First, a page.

Tuesday

17th Oct 2017

EU firms join gold rush on drones

EU firms have joined the gold rush on military and civilian unmanned aerial vehicles (UAVs). But ethical and legal questions dog the technology.

The global UAV market is worth $6 billion (€4.6bn) a year and will hit $12 billion by 2018, according to US forecaster Teal Group.

Thank you for reading EUobserver!

Subscribe now for a 30 day free trial.

  1. €150 per year
  2. or €15 per month
  3. Cancel anytime

EUobserver is an independent, not-for-profit news organization that publishes daily news reports, analysis, and investigations from Brussels and the EU member states. We are an indispensable news source for anyone who wants to know what is going on in the EU.

We are mainly funded by advertising and subscription revenues. As advertising revenues are falling fast, we depend on subscription revenues to support our journalism.

For group, corporate or student subscriptions, please contact us. See also our full Terms of Use.

If you already have an account click here to login.

  • The Neuron. 'Thank God that intelligence services in Europe don't have enough money to run their own weapons programmes' (Photo: dassault-aviation.com)

It is not a real market. Currently, military-industrial complexes in China, Israel, the EU, Russia and the US make drones for their armed forces and sell them to close allies only. Almost half the spending is government research.

But with big money at stake, some analysts predict rapid proliferation.

"China has made a copy of the predator - the pterodactyl. It's identified a hole in the market for attack UAVs and it plans to sell more widely. This will force everyone to sell more widely ... I've traced 51 countries which are interested in acquiring this kind of technology, but I'm sure there are more out there," Noel Sharkey - a British robotics professor who advises the military - told EUobserver.

The predator is notorious for CIA officers who sit in Langley, Virginia and launch rockets at people in Pakistan with no judicial or congressional oversight.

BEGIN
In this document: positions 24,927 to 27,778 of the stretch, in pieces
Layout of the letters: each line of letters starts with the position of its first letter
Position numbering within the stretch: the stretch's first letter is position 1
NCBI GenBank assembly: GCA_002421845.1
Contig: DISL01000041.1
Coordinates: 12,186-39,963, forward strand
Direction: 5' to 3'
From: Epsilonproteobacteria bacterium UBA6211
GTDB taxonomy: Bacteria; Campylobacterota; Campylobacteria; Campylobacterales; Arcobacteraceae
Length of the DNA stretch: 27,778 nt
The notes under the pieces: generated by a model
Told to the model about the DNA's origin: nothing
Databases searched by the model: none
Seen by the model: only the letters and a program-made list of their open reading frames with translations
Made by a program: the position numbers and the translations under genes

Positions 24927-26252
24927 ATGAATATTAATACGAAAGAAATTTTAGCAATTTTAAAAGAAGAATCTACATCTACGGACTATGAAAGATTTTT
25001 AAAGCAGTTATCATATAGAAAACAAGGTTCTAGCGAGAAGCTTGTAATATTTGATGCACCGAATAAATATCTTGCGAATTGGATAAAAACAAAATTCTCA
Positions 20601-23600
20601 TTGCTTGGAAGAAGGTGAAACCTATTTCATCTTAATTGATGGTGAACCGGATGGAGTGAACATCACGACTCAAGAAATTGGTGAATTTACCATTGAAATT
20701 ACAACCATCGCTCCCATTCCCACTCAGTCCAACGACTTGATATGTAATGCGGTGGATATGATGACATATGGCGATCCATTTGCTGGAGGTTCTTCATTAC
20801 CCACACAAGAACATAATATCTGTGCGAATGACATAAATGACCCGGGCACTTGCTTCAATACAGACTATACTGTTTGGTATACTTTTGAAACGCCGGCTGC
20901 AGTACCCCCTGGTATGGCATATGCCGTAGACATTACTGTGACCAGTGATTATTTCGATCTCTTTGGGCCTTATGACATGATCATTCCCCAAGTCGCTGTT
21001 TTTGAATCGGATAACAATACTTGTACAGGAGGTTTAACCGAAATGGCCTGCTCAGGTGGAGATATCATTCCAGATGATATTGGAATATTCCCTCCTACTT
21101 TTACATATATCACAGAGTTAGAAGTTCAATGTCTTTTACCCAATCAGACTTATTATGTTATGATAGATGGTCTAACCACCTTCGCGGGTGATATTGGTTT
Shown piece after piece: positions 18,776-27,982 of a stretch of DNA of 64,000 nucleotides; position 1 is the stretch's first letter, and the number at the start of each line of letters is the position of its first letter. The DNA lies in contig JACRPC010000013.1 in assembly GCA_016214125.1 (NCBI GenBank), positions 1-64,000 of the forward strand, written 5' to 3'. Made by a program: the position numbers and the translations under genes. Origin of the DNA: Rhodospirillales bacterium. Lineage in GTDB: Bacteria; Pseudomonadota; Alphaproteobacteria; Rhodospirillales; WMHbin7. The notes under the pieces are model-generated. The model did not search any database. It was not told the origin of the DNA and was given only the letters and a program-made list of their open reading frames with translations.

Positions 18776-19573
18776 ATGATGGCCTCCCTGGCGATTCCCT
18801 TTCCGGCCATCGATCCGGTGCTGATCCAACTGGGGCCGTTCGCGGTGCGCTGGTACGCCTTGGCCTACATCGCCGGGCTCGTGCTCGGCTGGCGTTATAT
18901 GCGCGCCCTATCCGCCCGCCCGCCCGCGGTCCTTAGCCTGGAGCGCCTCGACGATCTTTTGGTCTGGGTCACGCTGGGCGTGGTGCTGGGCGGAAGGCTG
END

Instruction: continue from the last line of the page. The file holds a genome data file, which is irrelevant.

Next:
The next step on the military side is combat drones (Ucavs) which can fly in "dirty" theatres of conflict - places with decent anti-aircraft defences. Another step is autonomy - drones which fire weapons based on algorithms because the human operator is too slow or cut off by electronic jamming.

One future Ucav is the Darpa Falcon - the US says it will fly at 21,000 km-per-hour and hit a target anywhere on the planet within 30 minutes of take off. Israel's Harpy already works by hovering in the air and sniffing out radar signals. If it senses one, it cross-checks a database of friendly radars then fires autonomously - even if the enemy radar is sitting on a school or hospital.

On the civilian side, British police will use UAVs to observe crowds in the 2012 Olympics, while EU border control agency, Frontex, on 9 February test-flew an Israeli-made surveillance drone in Greece, the main entry-point for asylum seekers.

Gunnar Holmberg, a researcher at Swedish arms firm Saab, noted that microchips are getting so light police could one day fly nano-drones inside buildings. "It's free for the imagination," he said, in terms of UAV markets.

Sarkozy's euro-drone

Teal Group notes that US companies last year built about 1,800 drones out of the 2,600 made worldwide. European firms made 200. But almost all the big EU arms companies are building prototypes to meet future demand.

The Neuron - a "euro-Ucav" being made by France, Greece, Italy, Spain, Sweden and Switzerland - will in April do its first test drive on the tarmac. France's Nicolas Sarkozy and the UK's David Cameron in Paris on Friday (17 February) will, among other things, reveal details on Telemos, their joint effort to make a next-generation predator, designed to fly in 2018.

The main problem holding back civilian sales is how to make sure UAVs do not bump into normal planes.

As things stand, nobody from the European Defence Agency or from the European Commission, which have been tasked with drafting laws on how to share civilian airspace, can give a ball-park date for when they will be ready.

Another problem is that people care about their privacy.

Tony Henley, an industry consultant, told this website: "One minute a UAV is taking pictures of crops. But what if your wife is sunbathing topless in her garden close by? Who will protect her?" The head of research at Frontex, Edgar Beugels, said he is unsure if UAVs will patrol the sky in his lifetime. "But if they do, you probably won't see them," he added.

The military questions are more acute.

Sharkey has attracted ridicule for saying autonomous attack drones should be regulated by an international treaty - like chemical weapons or cluster bombs - because they kill people indiscriminately.

The Pope and the crossbow